Can Disney Win Streaming War with Its Ad-Supported Tier?

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The streaming war has been heating up and in its most recent fiscal quarter, Disney (NYSE: DIS) reported 222 million global subscribers which was slightly ahead of Netflix. Earlier this year, Amazon also said that its streaming subscriber base has surpassed 200 million.

Multiple other legacy media companies have also launched streaming services. While many of these are getting good traction, others have met limited success. CNN, for instance, had to shut down its CNN+ streaming service within months of launch.

Streaming industry

The streaming business has become quite competitive even as the overall industry is growing, especially in emerging markets. Meanwhile, the larger players are now staring at near saturation in key developed markets. Netflix admitted saturation and competitive pressures earlier this year after last many quarters of denials.

Even Disney lowered its fiscal year 2024 streaming subscriber forecast to 215-245 million which was 15 million lower than the 230-260 million that it had predicted in 2020. The lower forecast is partially because of the loss of a cricket streaming event in India, which is among the fastest-growing market for Disney.

It also reflects the growing competition in the streaming industry. Disney looks set to increase its lead over Netflix, which forecasted only 1 million net subscribers add for the third quarter.

Disney has grown its streaming business

DIS launched Disney+ only in the back half of 2019. The growth has been impressive and it had 152.1 million Disney+ subscribers at the end of its fiscal third quarter of 2022. The company added 14.4 million Disney+ subscribers in the July quarter which was better than expected.

The company also announced an ad-free tier which would be priced at $7.99 per month in the US. Also, the pricing for its ad-free tier would go up from $7.99 to $10.99. Higher prices would help Disney improve its margins. Notably, while the streaming business is posting losses, the company expects it to become profitable in the fiscal year 2024.

Streaming companies look at ad-supported tiers

For years, Netflix has argued against ads on its platform. However, even it had to reconsider its opposition to ads and announced an ad-supported tier. The service would reportedly be priced between $7-$9 which would make it quite competitive against Disney’s ad-supported tier.

Meanwhile, some brokerages like Needham don’t believe that Netflix can win the streaming war even with the ad-supported tier. Netflix has particularly been struggling in emerging markets like India despite lowering prices.

Analysts on Disney stock

After Disney’s fiscal third-quarter earnings, several analysts issued bullish notes on the stock. Morgan Stanley reiterated the stock as overweight. It expects the company’s Parks segment to drive its earnings and cash flows and termed the content assets as “undervalued.”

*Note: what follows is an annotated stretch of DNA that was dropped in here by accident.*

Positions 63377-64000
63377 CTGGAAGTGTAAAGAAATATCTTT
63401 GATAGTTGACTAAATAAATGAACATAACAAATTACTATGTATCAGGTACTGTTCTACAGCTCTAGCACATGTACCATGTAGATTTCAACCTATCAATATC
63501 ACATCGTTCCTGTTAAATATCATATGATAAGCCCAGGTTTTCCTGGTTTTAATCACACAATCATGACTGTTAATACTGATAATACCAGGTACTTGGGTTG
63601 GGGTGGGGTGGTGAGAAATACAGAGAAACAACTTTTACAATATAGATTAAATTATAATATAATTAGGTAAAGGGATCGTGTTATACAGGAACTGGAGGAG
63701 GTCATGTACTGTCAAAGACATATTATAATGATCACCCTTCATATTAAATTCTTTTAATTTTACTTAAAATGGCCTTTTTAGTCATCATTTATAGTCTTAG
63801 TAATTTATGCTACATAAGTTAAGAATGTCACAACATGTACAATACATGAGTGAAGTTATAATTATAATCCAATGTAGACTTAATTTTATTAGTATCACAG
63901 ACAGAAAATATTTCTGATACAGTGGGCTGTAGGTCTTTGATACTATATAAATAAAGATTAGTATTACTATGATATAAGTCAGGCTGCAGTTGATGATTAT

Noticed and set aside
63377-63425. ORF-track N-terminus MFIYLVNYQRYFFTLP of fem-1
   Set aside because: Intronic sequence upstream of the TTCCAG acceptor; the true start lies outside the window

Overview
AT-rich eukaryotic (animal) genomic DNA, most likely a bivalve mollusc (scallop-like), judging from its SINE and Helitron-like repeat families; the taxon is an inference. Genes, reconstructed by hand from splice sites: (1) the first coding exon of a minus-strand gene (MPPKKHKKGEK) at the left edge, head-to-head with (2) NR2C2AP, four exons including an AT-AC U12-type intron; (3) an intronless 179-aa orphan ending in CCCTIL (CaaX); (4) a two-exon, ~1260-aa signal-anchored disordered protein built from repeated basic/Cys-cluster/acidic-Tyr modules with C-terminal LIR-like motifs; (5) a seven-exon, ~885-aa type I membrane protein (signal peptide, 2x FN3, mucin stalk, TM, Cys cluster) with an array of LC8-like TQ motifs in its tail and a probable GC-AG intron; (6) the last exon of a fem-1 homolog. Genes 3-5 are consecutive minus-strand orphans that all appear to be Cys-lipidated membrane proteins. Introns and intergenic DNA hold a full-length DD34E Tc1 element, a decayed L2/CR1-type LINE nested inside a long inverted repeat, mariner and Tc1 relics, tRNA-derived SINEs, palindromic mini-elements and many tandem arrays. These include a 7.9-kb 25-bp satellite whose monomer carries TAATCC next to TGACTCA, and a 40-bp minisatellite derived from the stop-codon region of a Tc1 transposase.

Notably, while the attendance at Disney’s Parks is still below the pre-pandemic levels, it posted record revenues and operating profits in the fiscal third quarter of 2022. Disney has increased prices for many services at the Parks which has helped it improve margins. It expects the margins to improve further once international travel picks up. International travelers tend to spend more money at Disney Parks as compared to the domestic audience.

Citi also raised Disney’s target price from $145 to $160 after the earnings release. It said, “Disney reported F2Q22 revenue and segment EBIT ahead of consensus. In addition, Disney+ subscribers came in above consensus. Along with the print, Disney announced several price increases across its domestic DTC services and pointed to a December 8th launch date for its US ad-supported Disney+ tier.”

Disney is Looking at a membership service

The Wall Street Journal reported that Disney is contemplating a membership service which the company executives internally refer to the service as Disney Prime.

Kristina Schake, senior executive vice president and chief communications officer at Disney confirmed that the company is exploring a membership service. She added, “Technology is giving us new ways to customize and personalize the consumer experience so that we are delivering entertainment, experiences and products that are most relevant to each of our guests.”

Amazon Prime

Disney might offer discounts at Parks and merchandise as part of the membership. The company is also reportedly considering third-party partnerships to make the membership attractive.

Amazon also partnered with GrubHub to offer one-year free membership for Prime users. Prime is a key part of Amazon’s ecosystem. Apart from bringing in billions of dollars in subscription revenues, it helps in increasing customer stickiness on the e-commerce platform.

By offering a membership service on the lines of Amazon Prime, Disney can also make the streaming service more valuable for subscribers. Even Netflix added gaming to its streaming platform to revive its sagging growth.

Meanwhile, the streaming war is now getting heated up. It won’t be a cakewalk for Disney as it competes not only with established streaming companies like Netflix and Amazon, but also legacy media companies who are now expanding in streaming.


Mohit Oberoi is a freelance finance writer based in India. He has completed his MBA in finance as a major. He has over 15 years of experience in financial markets. He has been writing extensively on global markets for the last eight years and has written over 7,500 articles. He covers metals, electric vehicles, asset managers, tech stocks, and other macroeconomic news. He also loves writing on personal finance and topics related to valuation.